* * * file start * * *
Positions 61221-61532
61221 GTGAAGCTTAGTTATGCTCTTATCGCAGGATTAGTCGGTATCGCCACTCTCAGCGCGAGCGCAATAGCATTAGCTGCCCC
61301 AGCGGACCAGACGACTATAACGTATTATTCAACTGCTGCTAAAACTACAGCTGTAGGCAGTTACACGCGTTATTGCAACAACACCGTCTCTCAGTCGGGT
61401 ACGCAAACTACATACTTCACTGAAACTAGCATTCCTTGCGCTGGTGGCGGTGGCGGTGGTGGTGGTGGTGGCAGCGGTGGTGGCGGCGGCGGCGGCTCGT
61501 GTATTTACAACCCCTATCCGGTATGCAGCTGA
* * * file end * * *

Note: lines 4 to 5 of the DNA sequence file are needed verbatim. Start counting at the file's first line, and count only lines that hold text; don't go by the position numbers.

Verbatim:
61401 ACGCAAACTACATACTTCACTGAAACTAGCATTCCTTGCGCTGGTGGCGGTGGCGGTGGTGGTGGTGGTGGCAGCGGTGGTGGCGGCGGCGGCGGCTCGT
61501 GTATTTACAACCCCTATCCGGTATGCAGCTGA